Fried Egg Day

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This evening we packed up and went to Slaidburn village green and had a wonderful impromptu picnic. I baked flapjack and Luke made egg salad, and I had some sneaky pinot grigio and we shared a flask of coffee. We totally took over the green. No-one else was there and we played football, I threw a ball for Charlie though he got too hot and gave up. The kids explored the river and the bridge and Steven and I lay on a blanket and enjoyed the sunshine. I finished Nightwood and the kids scored penalties against Steven ‘the cat’ Houghton. Lil and Steven tried to convince Luke the government have announced a new day, in between Thursday and Friday which will commence tomorrow and will be named ‘Fried Egg Day’ in which everyone must eat a mandatory fried egg, as there are too many chickens and a surplus of eggs.

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The Places We Go To In Dreams

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I managed to spend the morning writing – work on a collaboration for an intended art installation. I was ready for it the moment I opened my eyes and set to work before I got dressed or did anything at all. We only have one usable laptop so I often have to wait my turn in the holidays, but this would not wait.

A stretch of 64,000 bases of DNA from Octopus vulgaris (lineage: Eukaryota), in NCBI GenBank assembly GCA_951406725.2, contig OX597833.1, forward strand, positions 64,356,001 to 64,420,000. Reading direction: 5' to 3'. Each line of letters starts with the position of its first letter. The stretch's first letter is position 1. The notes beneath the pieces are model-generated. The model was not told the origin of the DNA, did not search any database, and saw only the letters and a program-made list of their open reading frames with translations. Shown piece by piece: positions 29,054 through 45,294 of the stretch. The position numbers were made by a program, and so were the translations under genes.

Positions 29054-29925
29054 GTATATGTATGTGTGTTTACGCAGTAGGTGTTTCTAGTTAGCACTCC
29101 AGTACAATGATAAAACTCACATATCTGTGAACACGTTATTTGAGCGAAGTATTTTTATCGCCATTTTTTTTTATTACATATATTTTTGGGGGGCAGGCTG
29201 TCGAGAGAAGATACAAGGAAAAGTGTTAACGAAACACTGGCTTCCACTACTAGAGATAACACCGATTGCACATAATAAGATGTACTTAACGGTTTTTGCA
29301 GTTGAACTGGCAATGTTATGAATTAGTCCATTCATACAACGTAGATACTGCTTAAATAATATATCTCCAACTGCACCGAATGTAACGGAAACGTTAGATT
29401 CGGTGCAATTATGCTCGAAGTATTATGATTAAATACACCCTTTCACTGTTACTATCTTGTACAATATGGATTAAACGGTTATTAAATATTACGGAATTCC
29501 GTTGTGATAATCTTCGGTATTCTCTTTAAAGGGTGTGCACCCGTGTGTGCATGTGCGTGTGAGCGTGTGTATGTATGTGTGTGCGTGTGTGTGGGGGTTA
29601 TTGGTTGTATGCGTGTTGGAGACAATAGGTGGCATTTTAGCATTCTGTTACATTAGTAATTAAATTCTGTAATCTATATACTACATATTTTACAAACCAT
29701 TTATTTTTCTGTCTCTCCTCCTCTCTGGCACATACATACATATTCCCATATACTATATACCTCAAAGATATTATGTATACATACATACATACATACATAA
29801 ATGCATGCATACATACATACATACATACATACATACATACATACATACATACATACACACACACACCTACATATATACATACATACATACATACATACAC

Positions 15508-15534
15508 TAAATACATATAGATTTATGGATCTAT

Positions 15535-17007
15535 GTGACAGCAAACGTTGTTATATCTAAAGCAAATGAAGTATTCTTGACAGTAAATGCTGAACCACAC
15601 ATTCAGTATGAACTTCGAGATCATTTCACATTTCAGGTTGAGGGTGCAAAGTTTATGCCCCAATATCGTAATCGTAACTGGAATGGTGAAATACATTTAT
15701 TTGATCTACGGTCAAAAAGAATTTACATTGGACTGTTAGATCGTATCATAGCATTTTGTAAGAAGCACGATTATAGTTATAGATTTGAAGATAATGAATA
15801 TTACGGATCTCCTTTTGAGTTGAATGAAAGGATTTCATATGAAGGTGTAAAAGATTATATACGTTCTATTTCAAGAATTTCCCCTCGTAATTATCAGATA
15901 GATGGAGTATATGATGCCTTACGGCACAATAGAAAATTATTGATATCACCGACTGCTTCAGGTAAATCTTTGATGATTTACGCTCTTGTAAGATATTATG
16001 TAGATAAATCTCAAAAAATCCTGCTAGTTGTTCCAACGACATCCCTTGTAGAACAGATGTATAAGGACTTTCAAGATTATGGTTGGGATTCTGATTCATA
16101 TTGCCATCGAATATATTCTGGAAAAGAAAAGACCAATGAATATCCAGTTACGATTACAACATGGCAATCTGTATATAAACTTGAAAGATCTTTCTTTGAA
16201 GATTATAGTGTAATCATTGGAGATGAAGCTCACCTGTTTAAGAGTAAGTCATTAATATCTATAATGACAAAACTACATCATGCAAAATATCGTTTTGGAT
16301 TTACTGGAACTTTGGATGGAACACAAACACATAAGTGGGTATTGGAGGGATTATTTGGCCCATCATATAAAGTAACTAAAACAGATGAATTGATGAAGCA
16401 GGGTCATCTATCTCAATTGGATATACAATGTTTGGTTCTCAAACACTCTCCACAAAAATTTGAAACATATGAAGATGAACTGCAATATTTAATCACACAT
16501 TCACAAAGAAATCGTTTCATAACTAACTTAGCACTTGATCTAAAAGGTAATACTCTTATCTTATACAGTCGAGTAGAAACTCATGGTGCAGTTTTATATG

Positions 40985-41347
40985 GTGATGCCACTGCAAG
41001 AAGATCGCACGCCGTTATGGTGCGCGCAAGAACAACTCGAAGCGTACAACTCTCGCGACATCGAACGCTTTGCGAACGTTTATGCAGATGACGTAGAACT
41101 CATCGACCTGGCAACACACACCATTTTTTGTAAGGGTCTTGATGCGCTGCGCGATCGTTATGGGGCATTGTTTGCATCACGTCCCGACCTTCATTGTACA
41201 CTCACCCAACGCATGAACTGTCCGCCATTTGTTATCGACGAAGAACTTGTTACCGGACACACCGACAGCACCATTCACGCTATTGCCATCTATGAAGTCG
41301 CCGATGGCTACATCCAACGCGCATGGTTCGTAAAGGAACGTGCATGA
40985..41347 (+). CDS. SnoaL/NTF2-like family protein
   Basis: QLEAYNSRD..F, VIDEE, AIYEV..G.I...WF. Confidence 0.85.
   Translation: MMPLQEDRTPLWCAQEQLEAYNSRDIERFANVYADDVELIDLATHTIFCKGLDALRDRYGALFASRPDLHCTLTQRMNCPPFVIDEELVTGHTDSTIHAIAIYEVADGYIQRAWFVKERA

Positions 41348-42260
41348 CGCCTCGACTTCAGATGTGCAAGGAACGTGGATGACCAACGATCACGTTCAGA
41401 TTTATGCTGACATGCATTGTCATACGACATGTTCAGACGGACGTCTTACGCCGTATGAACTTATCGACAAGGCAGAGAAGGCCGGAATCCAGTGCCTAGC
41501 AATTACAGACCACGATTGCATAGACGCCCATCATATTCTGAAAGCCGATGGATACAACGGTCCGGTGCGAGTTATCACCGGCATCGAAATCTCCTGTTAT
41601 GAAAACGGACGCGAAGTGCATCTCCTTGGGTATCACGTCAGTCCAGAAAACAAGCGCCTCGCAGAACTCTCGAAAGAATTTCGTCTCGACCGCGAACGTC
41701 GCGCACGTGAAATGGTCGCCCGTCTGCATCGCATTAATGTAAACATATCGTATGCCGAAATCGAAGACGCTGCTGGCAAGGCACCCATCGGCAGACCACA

After lunch in the yard with the rabbits and Charlie we walked from our house to Dean Clough reservoir via this forest. It’s an eerie place. One time years ago some kids went there at night, took acid and cut the heads off some grazing sheep with shards of glass. I am not kidding. There’s a memorial on one of the trees of a man who fell to his death. There’s burned out fires and cider cans, embers and bottles. All scars.